Saturday, September 17, 2011
Remembering Operation Market Garden
It was the largest airborne operation up to that time.[nb 5] The operation required the seizure of bridges across the Maas (Meuse River) and two arms of the Rhine (the Waal and the Lower Rhine) as well as several smaller canals and tributaries. Crossing the Lower Rhine would allow the Allies to outflank the Siegfried Line and encircle the Ruhr, Germany's industrial heartland. It made large-scale use of airborne forces, whose tactical objectives were to secure a series of bridges over the main rivers of the German-occupied Netherlands and allow a rapid advance by armored units into Northern Germany.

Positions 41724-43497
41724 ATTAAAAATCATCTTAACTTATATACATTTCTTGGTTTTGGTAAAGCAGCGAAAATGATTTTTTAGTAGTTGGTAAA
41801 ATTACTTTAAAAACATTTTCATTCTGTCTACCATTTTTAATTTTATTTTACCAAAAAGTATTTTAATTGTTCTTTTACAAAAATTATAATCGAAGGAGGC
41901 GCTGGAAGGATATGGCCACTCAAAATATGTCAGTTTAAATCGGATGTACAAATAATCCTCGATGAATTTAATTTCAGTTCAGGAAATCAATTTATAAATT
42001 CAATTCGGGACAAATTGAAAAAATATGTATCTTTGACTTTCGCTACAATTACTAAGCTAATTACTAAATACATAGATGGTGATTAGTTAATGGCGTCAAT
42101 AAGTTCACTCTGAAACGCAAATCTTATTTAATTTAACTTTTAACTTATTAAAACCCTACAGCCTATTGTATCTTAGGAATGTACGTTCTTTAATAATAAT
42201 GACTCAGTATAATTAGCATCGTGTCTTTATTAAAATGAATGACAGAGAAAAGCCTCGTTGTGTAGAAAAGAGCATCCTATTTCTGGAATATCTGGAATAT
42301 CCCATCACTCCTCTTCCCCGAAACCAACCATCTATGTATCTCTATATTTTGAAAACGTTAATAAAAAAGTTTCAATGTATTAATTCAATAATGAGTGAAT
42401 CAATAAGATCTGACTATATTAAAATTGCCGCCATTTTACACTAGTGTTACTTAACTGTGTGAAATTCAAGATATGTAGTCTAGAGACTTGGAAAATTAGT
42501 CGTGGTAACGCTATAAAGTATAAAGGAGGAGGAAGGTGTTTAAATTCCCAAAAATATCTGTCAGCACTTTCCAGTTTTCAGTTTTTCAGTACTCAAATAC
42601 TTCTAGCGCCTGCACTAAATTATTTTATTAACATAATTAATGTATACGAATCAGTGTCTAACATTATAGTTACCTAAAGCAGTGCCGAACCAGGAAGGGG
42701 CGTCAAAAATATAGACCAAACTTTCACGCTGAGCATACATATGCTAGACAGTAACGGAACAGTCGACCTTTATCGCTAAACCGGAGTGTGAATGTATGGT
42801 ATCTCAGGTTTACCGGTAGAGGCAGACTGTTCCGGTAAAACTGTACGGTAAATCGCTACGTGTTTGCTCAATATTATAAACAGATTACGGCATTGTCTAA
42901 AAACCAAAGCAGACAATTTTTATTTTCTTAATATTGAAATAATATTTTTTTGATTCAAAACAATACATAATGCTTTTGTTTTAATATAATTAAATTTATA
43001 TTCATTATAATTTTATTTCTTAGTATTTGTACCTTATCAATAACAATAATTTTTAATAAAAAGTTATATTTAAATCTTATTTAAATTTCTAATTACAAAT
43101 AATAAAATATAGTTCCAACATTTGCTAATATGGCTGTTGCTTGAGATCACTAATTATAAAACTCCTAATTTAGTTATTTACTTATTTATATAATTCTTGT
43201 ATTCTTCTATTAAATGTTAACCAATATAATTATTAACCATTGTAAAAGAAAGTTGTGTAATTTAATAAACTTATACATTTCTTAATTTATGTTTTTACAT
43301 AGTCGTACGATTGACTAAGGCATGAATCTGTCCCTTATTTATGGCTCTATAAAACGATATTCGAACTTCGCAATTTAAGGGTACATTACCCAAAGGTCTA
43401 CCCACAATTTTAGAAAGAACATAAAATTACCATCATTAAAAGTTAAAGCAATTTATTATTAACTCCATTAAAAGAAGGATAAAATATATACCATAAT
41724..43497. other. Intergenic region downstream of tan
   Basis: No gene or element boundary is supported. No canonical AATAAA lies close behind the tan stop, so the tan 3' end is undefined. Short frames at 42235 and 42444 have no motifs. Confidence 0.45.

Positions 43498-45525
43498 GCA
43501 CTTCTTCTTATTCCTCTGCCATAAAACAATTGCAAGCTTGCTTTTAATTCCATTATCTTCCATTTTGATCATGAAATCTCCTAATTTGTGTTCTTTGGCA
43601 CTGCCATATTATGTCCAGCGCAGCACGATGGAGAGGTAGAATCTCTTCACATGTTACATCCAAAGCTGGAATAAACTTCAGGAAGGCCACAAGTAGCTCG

Initially, the operation was marginally successful and several bridges between Eindhoven and Nijmegen were captured. However, Gen. Horrocks' XXX Corps ground force's advance was delayed by the demolition of a bridge over the Wilhelmina Canal, as well as an extremely overstretched supply line, at Son, delaying the capture of the main road bridge over the Meuse until 20 September.
At Arnhem, the British 1st Airborne Division encountered far stronger resistance than anticipated. In the ensuing battle, only a small force managed to hold one end of the Arnhem road bridge and after the ground forces failed to relieve them, they were overrun on 21 September. The rest of the division, trapped in a small pocket west of the bridge, had to be evacuated on 25 September.
The Allies had failed to cross the Rhine in sufficient force and the river remained a barrier to their advance until the offensives at Remagen, Oppenheim, Rees and Wesel in March 1945. The failure of Market Garden ended Allied expectations of finishing the war in 1944 by Christmas.